Ralph Delchard, a soldier who fought at the Battle of Hastings, and Gervase Bret, a talented lawyer, have been commissioned by William the Conqueror to look into irregularities brought to light during the compilation of the Domesday Book, the great survey of England. Their investigations take them throughout the kingdom, but the pair often find themselves embroiled in more sinister mysteries in the towns they visit. The King’s work is a dangerous business.
A man’s body is found mutilated in Savernake Forest and the residents of Bedwyn sleep uneasy at night, fearing a monster stalking the town. When Ralph Delchard and Gervase Bret arrive, they soon discover that the locals are harbouring dark secrets and that the real killer may be a little closer to home…
Five college friends have arrived at forty in very different circumstances, but with at least one thing in common: they are among the more privileged in society. Elizabeth and Sara are lawyers, Martha is a doctor, Carmen is a wealthy and well-educated homemaker, and Heather, the most successful, is a famous tech executive—and after more than two decades of friendship, they know one another better than anyone.
Then Heather writes a women’s advice book detailing the key life “mistakes” of her four friends—opting out, ramping off, giving half effort, and forgetting your fertility—that becomes wildly popular, and Elizabeth, Sara, Martha, and Carmen all feel the sting of Heather’s cruel words. Despite their status, these women face everyday obstacles, including work problems, parenting challenges, secondary infertility, racism, sexism, financial stress, and marital woes—and as they weather their fortieth year, each one can’t help but wonder if their life might have been different if they had followed Heather’s advice.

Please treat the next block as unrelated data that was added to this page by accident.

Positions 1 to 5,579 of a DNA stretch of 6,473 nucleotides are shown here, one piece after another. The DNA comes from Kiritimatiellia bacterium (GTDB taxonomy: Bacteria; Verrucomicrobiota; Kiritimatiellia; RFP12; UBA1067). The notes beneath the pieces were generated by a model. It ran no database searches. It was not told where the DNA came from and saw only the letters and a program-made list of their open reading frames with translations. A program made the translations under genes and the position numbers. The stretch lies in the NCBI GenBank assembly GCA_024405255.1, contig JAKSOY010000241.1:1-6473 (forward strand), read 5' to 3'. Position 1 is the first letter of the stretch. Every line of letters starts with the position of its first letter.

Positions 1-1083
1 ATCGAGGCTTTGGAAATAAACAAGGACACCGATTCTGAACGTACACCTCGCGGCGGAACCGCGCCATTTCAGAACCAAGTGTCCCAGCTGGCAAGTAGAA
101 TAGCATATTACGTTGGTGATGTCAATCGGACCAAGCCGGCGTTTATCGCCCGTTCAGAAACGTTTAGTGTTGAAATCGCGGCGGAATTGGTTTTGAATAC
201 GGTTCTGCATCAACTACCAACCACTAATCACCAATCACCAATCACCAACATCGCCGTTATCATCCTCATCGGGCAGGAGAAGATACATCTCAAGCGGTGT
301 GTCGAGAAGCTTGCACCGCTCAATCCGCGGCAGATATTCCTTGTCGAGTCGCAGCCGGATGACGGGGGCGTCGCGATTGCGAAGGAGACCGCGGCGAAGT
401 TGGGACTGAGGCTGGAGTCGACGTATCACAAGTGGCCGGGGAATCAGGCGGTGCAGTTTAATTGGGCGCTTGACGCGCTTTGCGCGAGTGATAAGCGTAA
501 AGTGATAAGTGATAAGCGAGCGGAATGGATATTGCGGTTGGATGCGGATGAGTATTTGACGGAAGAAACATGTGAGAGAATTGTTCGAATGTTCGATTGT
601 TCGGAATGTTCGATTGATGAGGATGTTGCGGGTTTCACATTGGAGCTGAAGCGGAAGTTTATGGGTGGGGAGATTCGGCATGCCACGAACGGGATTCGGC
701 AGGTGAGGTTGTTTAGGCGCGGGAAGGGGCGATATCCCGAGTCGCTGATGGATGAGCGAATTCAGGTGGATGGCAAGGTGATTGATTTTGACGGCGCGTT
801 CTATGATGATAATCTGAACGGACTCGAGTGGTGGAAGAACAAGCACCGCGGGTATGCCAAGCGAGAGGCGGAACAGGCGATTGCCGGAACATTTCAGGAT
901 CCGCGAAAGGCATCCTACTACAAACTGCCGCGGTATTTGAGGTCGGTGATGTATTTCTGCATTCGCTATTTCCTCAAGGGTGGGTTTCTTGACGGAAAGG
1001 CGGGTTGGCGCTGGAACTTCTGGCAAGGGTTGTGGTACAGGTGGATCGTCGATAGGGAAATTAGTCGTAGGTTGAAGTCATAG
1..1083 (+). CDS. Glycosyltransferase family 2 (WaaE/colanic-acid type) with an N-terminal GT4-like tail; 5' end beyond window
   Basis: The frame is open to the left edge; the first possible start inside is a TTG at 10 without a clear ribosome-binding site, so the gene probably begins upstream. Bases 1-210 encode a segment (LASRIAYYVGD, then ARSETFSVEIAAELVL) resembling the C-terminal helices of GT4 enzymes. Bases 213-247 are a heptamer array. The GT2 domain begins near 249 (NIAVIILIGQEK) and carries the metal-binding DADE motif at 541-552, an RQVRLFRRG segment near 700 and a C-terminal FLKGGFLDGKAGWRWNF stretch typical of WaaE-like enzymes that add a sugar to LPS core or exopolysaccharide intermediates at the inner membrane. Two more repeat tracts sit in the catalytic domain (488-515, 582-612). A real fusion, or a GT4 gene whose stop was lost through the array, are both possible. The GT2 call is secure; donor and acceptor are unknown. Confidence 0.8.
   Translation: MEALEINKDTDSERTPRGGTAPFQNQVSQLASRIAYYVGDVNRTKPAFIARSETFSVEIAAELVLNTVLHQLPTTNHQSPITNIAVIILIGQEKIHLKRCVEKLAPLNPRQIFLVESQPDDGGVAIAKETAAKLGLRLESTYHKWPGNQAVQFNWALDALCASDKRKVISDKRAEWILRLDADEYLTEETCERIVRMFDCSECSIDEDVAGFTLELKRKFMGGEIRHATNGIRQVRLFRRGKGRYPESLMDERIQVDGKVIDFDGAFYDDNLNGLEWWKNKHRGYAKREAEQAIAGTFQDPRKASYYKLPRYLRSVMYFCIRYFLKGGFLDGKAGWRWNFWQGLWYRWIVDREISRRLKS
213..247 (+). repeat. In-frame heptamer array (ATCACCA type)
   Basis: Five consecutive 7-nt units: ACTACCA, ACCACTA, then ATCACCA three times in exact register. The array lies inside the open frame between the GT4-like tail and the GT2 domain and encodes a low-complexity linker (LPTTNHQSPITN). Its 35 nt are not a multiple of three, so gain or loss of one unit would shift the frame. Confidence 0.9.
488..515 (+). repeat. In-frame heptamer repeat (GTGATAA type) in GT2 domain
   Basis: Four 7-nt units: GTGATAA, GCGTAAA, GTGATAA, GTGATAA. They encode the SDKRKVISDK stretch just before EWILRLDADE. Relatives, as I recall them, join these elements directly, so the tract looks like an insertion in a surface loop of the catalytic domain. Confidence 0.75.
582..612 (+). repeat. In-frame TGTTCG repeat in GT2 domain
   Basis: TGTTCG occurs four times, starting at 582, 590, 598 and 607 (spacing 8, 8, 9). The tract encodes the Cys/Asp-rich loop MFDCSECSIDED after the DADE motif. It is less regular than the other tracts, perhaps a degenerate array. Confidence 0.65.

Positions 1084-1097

But as these friends are continually reminded, life is complex, messy, disappointing, and joyful, often all at once—and no one can plan her way out of that reality. In the end, all five women must embrace the idea that their lives are shaped not just by their choices but also by how they handle the obstacles life inevitably throws at us all.
A mind-bending psychological thriller that's The Girl on the Train meets The Silent Patient with a tragic, whimsical tone
Told in alternating chapters of Eve’s unreliable, murky memories, and flashbacks of her childhood birthdays and that of her dead friend, the picture of Eve’s dark, twisted past begins to form, leaving the reader guessing until the very end
Central questions around what is real and what is imagined and what makes something “real” or “fake”
Author's debut novel was selected by Suspense Magazine as one of the "Best Books of 2015" in the Debut Author category
Author is a former private investigator